Visualize your Hard Drive Usage with WinDirStat

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Have you noticed your hard drive has been slowly filling up? If you’ve had your machine for a while, a lot of extra “stuff” can build up over time. Whether it’s temporary files from your browser, old music files in your iTunes library, or something else, it can be tricky to hunt down and delete junk files.

Fortunately, this is help for your bogged-down drive. WinDirStat, one of the least appealingly named pieces of freeware out there, is also one of the most useful. The program rapidly indexes your entire hard drive, creates a visual map of every file, and helps you delete the stuff you don’t need.

Once you start up WinDirStat and select the drive you want to search (you can also select “all drives”), the indexing process begins. Depending on how large your drive is and how much data you have, this CAN be a lengthy process, but compared to some other indexing programs, WinDirStat does a remarkably efficient job. The folders are then organize in a standard drill-down interface. Each one has an indicator of how large it is and how much of its parent (or “higher level”) folder it takes up. This interface alone is enough to make the software worth the download.

WinDirStat

Beyond the complex file manager, the most noticeable feature of WinDirStat is their visualization system. Check out my “C” drive’s image below:

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You’ll immediately notice there are a number of colors and most of the blocks are different sizes. This is because WinDirStat marks every type of file (determined by file extension) with a unique color. The larger the file, the larger the block. Also, each visible section is part of the same folder. The column on the right, for instance, is the system folder and contains two giant, blue pagefiles (one is the regular pagefile and the other is the hibernation file).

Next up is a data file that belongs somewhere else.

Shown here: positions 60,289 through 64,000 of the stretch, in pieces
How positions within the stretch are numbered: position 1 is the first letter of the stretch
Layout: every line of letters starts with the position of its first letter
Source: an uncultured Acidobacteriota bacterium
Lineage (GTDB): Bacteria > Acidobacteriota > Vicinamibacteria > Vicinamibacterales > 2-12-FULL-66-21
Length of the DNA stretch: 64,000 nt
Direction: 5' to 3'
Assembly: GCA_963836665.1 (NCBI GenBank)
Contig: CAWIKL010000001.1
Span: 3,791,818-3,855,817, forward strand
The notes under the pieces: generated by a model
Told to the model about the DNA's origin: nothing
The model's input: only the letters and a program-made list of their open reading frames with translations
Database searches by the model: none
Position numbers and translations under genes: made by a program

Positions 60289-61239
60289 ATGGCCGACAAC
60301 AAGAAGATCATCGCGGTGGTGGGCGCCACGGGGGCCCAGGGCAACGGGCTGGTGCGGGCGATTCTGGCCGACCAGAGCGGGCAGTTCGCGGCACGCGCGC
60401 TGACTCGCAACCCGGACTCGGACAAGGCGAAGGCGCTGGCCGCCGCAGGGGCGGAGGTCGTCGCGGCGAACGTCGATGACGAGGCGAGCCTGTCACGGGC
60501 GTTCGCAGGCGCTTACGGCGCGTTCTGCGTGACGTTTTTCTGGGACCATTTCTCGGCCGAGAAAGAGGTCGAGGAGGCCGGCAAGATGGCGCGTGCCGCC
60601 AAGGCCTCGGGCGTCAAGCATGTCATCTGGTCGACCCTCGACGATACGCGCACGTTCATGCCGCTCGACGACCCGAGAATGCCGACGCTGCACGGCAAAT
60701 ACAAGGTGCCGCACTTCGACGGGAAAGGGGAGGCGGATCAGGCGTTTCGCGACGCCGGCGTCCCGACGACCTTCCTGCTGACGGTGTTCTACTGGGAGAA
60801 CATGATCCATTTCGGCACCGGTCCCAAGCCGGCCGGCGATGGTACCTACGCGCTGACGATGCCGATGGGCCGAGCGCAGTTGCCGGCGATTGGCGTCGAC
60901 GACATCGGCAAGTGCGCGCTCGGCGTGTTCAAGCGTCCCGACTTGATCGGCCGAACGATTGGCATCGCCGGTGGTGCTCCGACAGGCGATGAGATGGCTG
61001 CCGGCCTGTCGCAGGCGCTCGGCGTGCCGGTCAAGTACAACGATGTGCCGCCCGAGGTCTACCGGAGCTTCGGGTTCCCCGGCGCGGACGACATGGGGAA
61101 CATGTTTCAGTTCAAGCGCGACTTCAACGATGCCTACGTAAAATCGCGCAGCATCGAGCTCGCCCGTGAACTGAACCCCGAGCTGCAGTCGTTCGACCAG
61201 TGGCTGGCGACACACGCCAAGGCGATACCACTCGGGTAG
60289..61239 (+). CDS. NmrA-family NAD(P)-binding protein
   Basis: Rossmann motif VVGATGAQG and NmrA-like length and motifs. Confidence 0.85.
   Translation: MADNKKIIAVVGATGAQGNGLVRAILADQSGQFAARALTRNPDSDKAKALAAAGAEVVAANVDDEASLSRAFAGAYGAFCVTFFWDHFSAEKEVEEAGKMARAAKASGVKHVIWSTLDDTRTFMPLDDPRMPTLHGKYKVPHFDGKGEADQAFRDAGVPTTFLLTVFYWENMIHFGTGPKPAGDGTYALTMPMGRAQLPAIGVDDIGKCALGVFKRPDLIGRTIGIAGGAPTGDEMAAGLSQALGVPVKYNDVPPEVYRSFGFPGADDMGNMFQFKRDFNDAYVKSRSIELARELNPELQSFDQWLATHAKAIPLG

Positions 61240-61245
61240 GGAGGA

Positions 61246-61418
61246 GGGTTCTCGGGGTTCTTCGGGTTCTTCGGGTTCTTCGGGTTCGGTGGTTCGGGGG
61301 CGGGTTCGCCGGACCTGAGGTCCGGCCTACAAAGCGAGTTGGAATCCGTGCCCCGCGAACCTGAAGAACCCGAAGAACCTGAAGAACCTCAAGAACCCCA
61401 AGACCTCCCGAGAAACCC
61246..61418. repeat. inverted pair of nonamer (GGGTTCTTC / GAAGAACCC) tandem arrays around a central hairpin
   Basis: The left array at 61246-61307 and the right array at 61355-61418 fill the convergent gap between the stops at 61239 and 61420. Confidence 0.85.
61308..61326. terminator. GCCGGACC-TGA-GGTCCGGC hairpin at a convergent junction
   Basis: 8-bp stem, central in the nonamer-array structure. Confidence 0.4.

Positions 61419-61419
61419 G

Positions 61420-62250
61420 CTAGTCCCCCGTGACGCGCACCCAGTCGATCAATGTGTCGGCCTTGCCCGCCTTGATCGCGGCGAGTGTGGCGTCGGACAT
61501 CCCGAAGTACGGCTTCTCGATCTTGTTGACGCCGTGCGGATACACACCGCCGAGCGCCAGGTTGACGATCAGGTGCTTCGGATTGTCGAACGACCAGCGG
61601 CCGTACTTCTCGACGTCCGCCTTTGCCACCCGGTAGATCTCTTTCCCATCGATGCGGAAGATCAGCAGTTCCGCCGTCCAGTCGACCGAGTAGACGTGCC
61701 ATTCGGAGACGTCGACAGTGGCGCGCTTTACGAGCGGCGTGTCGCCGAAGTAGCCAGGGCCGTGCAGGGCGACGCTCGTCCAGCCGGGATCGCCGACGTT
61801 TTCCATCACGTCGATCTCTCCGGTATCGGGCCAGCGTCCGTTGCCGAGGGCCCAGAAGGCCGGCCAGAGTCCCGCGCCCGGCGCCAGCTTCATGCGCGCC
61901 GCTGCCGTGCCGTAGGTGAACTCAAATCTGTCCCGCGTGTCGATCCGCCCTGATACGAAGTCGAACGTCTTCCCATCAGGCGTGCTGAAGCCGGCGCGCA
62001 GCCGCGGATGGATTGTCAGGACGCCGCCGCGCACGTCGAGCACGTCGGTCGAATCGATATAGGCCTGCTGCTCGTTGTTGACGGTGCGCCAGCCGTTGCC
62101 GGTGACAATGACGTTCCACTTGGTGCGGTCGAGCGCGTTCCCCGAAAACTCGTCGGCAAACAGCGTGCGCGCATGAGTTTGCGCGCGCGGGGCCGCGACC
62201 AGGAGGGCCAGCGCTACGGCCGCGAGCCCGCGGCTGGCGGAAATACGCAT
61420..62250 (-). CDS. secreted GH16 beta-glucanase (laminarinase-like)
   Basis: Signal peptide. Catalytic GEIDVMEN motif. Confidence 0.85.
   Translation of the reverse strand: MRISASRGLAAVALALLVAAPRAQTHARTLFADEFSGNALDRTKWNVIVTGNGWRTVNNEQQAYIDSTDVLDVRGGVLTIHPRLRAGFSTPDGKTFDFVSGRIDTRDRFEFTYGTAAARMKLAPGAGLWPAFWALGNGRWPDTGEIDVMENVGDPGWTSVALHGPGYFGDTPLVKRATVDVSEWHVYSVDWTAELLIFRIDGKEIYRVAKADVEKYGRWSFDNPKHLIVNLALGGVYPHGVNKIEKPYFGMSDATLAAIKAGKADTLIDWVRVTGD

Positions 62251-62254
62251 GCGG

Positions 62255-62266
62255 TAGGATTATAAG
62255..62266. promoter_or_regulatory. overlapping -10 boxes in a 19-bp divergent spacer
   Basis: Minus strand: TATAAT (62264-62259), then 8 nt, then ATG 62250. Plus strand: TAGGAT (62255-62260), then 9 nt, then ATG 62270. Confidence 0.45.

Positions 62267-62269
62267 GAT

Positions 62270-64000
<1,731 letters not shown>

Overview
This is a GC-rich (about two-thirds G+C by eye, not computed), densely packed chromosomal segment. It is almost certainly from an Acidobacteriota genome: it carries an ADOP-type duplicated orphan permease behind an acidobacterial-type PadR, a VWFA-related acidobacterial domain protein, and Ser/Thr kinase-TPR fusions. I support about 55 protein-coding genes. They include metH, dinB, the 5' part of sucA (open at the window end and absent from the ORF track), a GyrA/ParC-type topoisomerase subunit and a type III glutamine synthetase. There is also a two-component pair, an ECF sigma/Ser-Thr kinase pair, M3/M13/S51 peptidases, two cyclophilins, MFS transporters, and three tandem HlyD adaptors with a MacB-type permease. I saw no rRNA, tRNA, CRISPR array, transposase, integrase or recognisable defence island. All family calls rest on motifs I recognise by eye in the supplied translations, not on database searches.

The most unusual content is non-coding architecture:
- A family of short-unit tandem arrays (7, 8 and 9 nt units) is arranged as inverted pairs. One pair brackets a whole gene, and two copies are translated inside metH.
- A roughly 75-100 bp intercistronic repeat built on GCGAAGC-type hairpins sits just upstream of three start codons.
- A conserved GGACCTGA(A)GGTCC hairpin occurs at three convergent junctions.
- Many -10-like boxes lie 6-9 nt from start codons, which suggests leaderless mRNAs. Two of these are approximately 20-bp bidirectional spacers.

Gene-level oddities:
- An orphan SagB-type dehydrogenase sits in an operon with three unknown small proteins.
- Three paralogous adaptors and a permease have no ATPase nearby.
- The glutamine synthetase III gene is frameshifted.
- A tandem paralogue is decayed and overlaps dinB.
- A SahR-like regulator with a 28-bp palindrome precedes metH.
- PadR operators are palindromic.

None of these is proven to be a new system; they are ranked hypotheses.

Navigating around the image is fairly intuitive once you understand how it’s laid out. Left clicking snaps the file manager to the file or folder in question. Right clicking on any section brings up a contextual menu including the ability to zoom in as well as the ability to select the parent folder.

At the top of the screen there are several toolbar options:

From left to right they are:

  • Open – for selecting a drive to index
  • Refresh – this can repopulate the map with new changes
  • Open Item – opens the selected item
  • Copy Path – a very useful tool to copy the path (address within the computer) of a file or folder
  • Explorer – opens the selection in Windows Explorer
  • Command Prompt – opens a command prompt window (pretty handy)
  • Refresh Selected – repopulates the map of the selection with any new changes
  • Delete to Recycle Bin – equivalent to hitting the delete key in Windows Explorer
  • Delete (instant) – immediately deletes the selection, bypassing the Recycle Bin
  • Properties – Shows the properties of the selection
  • Zoom In/Out – Enables zooming around the graphic interface (this will highlight the enlarged area in the file manager
  • Help – opens WinDirStat help

There are more options in WinDirStat, but these particular ones are those that I have found most useful in cleaning out undesirable files. One thing to keep in mind is that while WinDirStat may allow you to access any file on your computer, be careful what you delete. Some of the files will be large and have names you are not familiar with. Deleting them directly might cause irreparable damage to your PC. I suggest Googling anything you aren’t sure about before you delete it.

If you’ve used WinDirStat, what are some things you use it for? Personally, I use it to quickly navigate my iTunes library because old podcasts sometimes get hung up in the labyrinthic file system it uses.

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